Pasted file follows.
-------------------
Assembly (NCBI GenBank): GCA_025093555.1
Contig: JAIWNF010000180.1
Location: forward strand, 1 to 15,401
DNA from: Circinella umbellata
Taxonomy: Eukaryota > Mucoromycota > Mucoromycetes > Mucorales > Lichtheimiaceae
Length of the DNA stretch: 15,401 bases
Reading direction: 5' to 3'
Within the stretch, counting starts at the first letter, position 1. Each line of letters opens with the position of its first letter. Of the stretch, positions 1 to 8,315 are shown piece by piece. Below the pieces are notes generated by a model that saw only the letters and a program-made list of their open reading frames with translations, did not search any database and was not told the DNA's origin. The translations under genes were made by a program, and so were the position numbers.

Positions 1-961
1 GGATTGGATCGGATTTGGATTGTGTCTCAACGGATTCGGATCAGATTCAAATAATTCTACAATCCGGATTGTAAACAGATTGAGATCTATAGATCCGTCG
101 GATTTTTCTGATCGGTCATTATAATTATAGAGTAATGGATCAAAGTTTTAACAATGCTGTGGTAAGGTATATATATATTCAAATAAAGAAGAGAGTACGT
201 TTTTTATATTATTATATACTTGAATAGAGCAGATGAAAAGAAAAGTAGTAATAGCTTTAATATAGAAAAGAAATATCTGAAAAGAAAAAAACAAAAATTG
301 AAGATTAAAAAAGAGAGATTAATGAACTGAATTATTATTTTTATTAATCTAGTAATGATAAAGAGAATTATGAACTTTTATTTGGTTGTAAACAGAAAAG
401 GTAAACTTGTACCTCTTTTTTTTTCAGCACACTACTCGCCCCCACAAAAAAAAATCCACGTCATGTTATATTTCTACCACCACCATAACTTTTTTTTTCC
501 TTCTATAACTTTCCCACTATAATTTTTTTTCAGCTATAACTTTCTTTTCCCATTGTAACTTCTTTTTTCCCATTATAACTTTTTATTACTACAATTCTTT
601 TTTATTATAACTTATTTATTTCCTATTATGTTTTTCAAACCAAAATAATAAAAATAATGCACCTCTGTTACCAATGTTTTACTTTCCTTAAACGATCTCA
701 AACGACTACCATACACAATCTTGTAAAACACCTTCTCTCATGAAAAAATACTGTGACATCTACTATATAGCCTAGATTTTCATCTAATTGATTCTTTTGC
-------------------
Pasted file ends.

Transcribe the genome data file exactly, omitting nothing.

Assembly (NCBI GenBank): GCA_025093555.1
Contig: JAIWNF010000180.1
Location: forward strand, 1 to 15,401
DNA from: Circinella umbellata
Taxonomy: Eukaryota > Mucoromycota > Mucoromycetes > Mucorales > Lichtheimiaceae
Length of the DNA stretch: 15,401 bases
Reading direction: 5' to 3'
Within the stretch, counting starts at the first letter, position 1. Each line of letters opens with the position of its first letter. Of the stretch, positions 1 to 8,315 are shown piece by piece. Below the pieces are notes generated by a model that saw only the letters and a program-made list of their open reading frames with translations, did not search any database and was not told the DNA's origin. The translations under genes were made by a program, and so were the position numbers.

Positions 1-961
1 GGATTGGATCGGATTTGGATTGTGTCTCAACGGATTCGGATCAGATTCAAATAATTCTACAATCCGGATTGTAAACAGATTGAGATCTATAGATCCGTCG
101 GATTTTTCTGATCGGTCATTATAATTATAGAGTAATGGATCAAAGTTTTAACAATGCTGTGGTAAGGTATATATATATTCAAATAAAGAAGAGAGTACGT
201 TTTTTATATTATTATATACTTGAATAGAGCAGATGAAAAGAAAAGTAGTAATAGCTTTAATATAGAAAAGAAATATCTGAAAAGAAAAAAACAAAAATTG
301 AAGATTAAAAAAGAGAGATTAATGAACTGAATTATTATTTTTATTAATCTAGTAATGATAAAGAGAATTATGAACTTTTATTTGGTTGTAAACAGAAAAG
401 GTAAACTTGTACCTCTTTTTTTTTCAGCACACTACTCGCCCCCACAAAAAAAAATCCACGTCATGTTATATTTCTACCACCACCATAACTTTTTTTTTCC
501 TTCTATAACTTTCCCACTATAATTTTTTTTCAGCTATAACTTTCTTTTCCCATTGTAACTTCTTTTTTCCCATTATAACTTTTTATTACTACAATTCTTT
601 TTTATTATAACTTATTTATTTCCTATTATGTTTTTCAAACCAAAATAATAAAAATAATGCACCTCTGTTACCAATGTTTTACTTTCCTTAAACGATCTCA
701 AACGACTACCATACACAATCTTGTAAAACACCTTCTCTCATGAAAAAATACTGTGACATCTACTATATAGCCTAGATTTTCATCTAATTGATTCTTTTGC